"You can sell anything out there unless it's just absolutely illegal," says DeGain, who does the swap meet's marketing. "We get all of it. I don't think there's a more motley market that can be found."
Vendors hawk appliances large and small, clothing, books, Mexican candies, and plush blankets bearing sports team logos and Justin Bieber's visage, suitable for snuggling or hanging on the wall. You can get an airbrushed T-shirt here, or a rosary, or a statue of Our Lady of Guadalupe. Or a tattoo, or a haircut. (There are at least two micro barber shops, and they had long queues last weekend.)
Chapin says once, a rogue band of bikers was busted fencing books stolen from libraries. He also recalls pianos being sold at one point, and secondhand knick-knacks at a booth run by the prominent physician Robert Jarvik, the inventor of the artificial heart (his implants were not among his wares.)
The mix of new and used merchandise from permanent and transient vendors keeps people guessing, and the faithful coming back for more.
Because you never know what you'll find. It could be the "Footloose" soundtrack on cassette, or a vintage typewriter, or a cell phone case.
"That's the whole idea," Chapin says. "Discover something."
Dollies of Doom
There's something sweet about the doll, even with the rivulets of blood running down its cheeks.
Perhaps it's in the passion of its creator.
Aaron Bates has been a horror film buff and an artist since he was a tot. He now combines the two loves with his customizations of Cabbage Patch Kids, painted up as slasher flick icons, and sells them at a steady clip from a card table at the Tanque Verde Swap Meet.
"They're called Garbage Patch Horror Kids," he says. "It's a cross between Cabbage Patch and Garbage Pail Kids."
Freddy Krueger ("A Nightmare on Elm Street") is here, his red and green striped sweater painted onto his cuddly body and clay capturing his burn scars. So is Jason Voorhees ("Friday the 13th"), whose hockey mask carefully follows the contours of his chubby face. Carrie White ("Carrie"), the telekinetic high schooler whose prom night humiliation was one indignity too many, wears a pink dress Bates sewed himself.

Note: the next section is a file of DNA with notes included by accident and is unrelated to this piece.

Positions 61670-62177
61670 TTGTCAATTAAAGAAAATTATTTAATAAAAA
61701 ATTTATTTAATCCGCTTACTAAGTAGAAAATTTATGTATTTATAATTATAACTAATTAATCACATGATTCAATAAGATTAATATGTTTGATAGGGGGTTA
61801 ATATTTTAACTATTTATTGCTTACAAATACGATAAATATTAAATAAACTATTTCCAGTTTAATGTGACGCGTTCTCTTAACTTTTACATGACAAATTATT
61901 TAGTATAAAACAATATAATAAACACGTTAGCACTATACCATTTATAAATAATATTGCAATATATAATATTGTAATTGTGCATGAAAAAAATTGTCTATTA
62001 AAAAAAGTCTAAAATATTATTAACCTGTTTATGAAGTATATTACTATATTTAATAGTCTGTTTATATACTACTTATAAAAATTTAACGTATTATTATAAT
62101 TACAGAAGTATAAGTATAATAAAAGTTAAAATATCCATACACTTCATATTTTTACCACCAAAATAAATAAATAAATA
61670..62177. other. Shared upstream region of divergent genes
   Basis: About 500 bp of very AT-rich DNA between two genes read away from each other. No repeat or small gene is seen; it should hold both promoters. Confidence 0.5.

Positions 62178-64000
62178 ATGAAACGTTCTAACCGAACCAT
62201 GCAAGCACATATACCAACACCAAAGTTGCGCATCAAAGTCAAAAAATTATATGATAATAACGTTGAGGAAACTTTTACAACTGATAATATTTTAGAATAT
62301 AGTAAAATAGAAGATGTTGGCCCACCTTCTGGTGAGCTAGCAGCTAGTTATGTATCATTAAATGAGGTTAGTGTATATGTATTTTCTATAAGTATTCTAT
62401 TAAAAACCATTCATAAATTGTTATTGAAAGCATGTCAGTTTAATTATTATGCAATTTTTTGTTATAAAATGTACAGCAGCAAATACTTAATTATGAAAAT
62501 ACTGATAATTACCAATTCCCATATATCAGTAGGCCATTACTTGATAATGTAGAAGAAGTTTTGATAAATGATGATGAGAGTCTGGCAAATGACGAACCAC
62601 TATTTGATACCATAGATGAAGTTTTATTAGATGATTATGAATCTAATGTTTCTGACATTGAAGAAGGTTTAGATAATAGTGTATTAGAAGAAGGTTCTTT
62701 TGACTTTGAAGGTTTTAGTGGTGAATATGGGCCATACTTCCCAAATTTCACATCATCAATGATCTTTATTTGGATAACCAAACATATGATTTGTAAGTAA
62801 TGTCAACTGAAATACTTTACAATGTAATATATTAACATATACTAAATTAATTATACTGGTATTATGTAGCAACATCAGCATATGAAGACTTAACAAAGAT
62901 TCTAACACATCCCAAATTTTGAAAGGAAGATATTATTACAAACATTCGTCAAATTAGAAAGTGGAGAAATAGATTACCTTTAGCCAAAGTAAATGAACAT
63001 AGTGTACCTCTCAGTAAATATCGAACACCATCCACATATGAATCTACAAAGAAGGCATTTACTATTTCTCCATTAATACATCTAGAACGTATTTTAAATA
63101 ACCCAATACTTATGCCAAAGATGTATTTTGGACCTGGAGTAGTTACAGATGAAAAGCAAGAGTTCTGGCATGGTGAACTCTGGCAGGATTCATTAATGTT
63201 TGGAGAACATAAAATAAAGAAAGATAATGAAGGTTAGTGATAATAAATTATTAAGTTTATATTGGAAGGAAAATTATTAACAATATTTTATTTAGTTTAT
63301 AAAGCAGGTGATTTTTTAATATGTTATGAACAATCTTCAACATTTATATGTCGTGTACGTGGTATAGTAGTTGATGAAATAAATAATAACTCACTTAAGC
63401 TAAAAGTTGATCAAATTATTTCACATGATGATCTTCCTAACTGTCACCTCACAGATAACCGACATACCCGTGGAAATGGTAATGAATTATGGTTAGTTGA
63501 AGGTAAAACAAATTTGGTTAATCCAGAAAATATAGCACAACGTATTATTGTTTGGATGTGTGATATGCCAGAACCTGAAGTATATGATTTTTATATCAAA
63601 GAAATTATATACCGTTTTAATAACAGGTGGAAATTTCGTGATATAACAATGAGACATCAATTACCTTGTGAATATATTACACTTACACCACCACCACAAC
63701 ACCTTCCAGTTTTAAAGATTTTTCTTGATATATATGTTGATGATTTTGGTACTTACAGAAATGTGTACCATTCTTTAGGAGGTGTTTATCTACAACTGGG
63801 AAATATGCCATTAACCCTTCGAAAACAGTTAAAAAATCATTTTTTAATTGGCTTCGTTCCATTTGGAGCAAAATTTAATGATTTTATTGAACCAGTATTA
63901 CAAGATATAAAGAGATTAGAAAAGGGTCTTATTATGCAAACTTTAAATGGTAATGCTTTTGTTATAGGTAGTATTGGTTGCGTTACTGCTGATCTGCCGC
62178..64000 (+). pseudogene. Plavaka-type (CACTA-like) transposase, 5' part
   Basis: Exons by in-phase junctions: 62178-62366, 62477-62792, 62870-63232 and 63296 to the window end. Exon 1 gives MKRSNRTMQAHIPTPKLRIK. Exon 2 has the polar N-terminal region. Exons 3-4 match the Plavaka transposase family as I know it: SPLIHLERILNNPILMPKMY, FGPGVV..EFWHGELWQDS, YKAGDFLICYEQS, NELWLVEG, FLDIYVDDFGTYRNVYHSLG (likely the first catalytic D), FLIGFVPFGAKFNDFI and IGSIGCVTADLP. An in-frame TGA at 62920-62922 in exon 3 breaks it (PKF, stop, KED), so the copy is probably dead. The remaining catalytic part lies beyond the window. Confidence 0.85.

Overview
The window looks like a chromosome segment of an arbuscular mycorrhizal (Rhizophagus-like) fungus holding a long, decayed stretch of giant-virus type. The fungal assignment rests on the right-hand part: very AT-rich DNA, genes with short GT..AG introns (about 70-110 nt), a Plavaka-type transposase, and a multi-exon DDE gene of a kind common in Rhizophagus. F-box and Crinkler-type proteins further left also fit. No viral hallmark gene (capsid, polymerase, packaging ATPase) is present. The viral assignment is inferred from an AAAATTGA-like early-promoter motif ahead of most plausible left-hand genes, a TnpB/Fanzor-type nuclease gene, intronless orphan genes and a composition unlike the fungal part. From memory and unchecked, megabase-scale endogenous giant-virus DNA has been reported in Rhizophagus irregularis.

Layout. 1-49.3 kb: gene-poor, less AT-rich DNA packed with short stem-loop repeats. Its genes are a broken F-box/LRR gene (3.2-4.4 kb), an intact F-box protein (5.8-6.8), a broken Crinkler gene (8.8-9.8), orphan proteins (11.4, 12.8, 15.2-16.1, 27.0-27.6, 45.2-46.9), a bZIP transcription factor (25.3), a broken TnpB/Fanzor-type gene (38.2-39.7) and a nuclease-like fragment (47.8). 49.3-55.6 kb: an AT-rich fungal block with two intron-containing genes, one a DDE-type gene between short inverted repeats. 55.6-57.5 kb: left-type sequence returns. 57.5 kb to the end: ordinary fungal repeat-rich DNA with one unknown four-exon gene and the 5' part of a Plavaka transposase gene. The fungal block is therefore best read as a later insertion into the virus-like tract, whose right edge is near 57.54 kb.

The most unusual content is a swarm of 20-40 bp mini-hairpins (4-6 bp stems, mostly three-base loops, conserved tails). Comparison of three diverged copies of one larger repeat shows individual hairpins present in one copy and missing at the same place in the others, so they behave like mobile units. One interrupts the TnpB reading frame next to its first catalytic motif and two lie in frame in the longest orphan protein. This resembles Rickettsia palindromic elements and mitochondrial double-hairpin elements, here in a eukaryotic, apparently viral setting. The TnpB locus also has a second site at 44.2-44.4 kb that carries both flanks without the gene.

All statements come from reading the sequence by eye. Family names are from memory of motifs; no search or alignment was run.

He also does original characters, like Jackie Lantern, a girl with a jagged grin carved nearly ear to ear, and Acid Face, a revenge-driven, pin-striped mobster who was attacked with acid.
"They're freaky," says an amused passerby. "I like them."
Bates has made about 90 dolls over the past two years, selling them for about $25 to $30 each. Billy the Puppet from the "Saw" franchise and Chucky from the "Child's Play" series are among his most popular offerings (they were, after all, dolls in their films.)
Bates used to sell his dolls online, but he likes interacting with people at the swap meet.
His booth is small, but hard to miss. Cherubic Freddy Kreugers aren't something you see every day.
"This is siiiick," another passerby says, most approvingly.
"Thanks. I made them," Bates replies. "They're Garbage Patch Horror Kids..."
— Hillary Davis